Sustainable Development

This hydrogen car emits nothing but water

Cars and trucks are stuck in a traffic jam near Irschenberg, Germany July 28, 2017. REUTERS/Michaela Rehle - RC12C678DB50

The Rasa has a comparable range of 310 miles and it only takes up to three minutes to completely refuel the vehicle. Image: REUTERS/Michaela Rehle

Brian Spaen
Writer for Green Matters, Green Matters
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Automobile engineer Hugo Spowers believes that battery-powered electric vehicles won’t be the only attractive option on the market for buyers who are eco-conscious. It’s why he and his independent car company, Riversimple, have been building a lightweight hydrogen EV that emits just water. Intrigued? This compact car is called the Rasa, and it has a lot of people talking. An important detail? The new vehicle features a motor in each wheel and the manufacturers hope to build a market around it.

Riversimple’s new vehicle was created with the intentions of creating a “clean slate” in the auto industry. In Latin, that means “tabula rasa,” which is how the name “Rasa” was born. Spowers entered the EV market early when he began working with the idea of hydrogen vehicles over 15 years ago at Cranfield University.

The Rasa is a two-seat electric vehicle that’s equipped with butterfly doors and weighs just over 1,200 pounds. To put that in perspective, just the battery of an 85 kilowatt-hour battery pack in the Tesla Model S is around 1,200 pounds. Ditching the battery for a hydrogen-powered system, the vehicle also benefits with comparable range.

Image: Green Matters

Taking the same premium Model S, this features a range of approximately 340 miles with the same hefty battery pack. These batteries also take a significant amount of time to charge. The Rasa has a comparable range of 310 miles and it only takes up to three minutes to completely refuel the vehicle. It was the qualities of an internal combustion engine but it only emits water.

How is the Rasa able to pull this all off? Compressed hydrogen runs through fuel cells and combines with oxygen to create electricity that powers a motor in each of the four wheels. An added benefit is regenerative braking with supercapacitors; when the vehicle is stopping, this kinetic energy converts into usable power.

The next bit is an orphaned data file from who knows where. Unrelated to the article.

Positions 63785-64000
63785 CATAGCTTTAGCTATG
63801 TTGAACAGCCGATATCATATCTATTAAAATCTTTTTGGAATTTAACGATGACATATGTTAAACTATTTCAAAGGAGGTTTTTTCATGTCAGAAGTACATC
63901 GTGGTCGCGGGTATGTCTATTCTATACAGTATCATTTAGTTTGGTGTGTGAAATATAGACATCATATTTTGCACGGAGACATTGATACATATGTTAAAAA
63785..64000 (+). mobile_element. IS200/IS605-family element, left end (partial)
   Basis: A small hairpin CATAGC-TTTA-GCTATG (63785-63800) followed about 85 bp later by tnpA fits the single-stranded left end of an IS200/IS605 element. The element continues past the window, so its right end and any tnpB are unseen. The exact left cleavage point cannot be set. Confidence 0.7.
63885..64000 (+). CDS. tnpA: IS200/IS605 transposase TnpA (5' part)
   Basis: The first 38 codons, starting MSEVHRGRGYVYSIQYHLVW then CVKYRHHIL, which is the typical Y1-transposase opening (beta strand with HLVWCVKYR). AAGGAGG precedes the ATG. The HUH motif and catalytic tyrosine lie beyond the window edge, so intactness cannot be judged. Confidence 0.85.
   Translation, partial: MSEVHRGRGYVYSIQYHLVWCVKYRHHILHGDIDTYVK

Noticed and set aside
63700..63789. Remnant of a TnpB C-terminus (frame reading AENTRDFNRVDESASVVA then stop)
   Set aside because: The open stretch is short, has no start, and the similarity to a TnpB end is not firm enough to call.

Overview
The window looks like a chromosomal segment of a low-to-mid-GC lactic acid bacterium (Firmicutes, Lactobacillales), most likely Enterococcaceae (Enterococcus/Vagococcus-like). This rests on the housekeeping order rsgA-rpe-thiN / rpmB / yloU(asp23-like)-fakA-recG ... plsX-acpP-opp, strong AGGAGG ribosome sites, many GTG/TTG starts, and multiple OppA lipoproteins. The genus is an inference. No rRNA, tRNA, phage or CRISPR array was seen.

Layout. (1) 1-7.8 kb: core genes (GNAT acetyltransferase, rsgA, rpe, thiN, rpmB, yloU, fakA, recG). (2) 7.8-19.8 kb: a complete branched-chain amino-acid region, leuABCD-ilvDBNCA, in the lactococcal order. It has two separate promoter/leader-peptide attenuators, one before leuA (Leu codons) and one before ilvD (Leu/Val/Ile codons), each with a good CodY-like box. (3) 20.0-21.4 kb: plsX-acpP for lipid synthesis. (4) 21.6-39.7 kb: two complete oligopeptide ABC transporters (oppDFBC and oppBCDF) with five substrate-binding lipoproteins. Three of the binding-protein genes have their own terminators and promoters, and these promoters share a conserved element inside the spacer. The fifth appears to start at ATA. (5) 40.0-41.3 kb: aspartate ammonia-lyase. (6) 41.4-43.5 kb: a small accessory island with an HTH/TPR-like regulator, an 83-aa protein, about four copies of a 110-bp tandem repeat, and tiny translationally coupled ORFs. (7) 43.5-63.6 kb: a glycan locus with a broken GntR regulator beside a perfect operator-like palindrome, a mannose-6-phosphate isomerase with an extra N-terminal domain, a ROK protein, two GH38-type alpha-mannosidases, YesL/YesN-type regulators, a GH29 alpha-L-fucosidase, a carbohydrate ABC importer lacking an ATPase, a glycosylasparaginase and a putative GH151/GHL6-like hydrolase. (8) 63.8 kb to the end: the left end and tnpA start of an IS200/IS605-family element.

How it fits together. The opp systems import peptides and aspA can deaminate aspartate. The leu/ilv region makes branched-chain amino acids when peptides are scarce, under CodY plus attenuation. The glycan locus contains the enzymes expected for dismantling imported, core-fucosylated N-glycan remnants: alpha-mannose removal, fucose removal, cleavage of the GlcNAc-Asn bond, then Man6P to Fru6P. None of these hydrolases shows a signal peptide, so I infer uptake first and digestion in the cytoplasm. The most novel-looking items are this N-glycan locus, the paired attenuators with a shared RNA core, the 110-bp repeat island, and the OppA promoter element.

After taking into consideration the harmful impacts diesel engines had on the environment, Spowers studied hydrogen fuel cells and founded a company called OScar Automotive in 2001. Six years later, it became Riversimple and he released the LIFECar one year later. This initial vehicle ended up ditching hydrogen fuel cells for a hybrid drivetrain.

One major issue in the hydrogen-powered EV industry is the lack of an infrastructure. The battery revolution is front-and-center, and it’s why Riversimple will have a unique way to distribute the Rasa. Customers will pay a monthly fee that includes fuel, maintenance, and even insurance on the vehicle.

An early trial run will take place in Monmouthshire County in southeast Wales early next year. There will be just one fueling station in the town of Abergavenny. Spowers and his team believes that even with one station, a market can build around hydrogen-powered vehicles because customers would only need to go there once a week.

Will hydrogen vehicles be able to take over the market? With the lack of a significant fueling structure, probably not. Having comparable range and fueling speed as a traditional vehicle are significant benefits, and the technology could end up being a good, smaller compliment to the battery-powered version.

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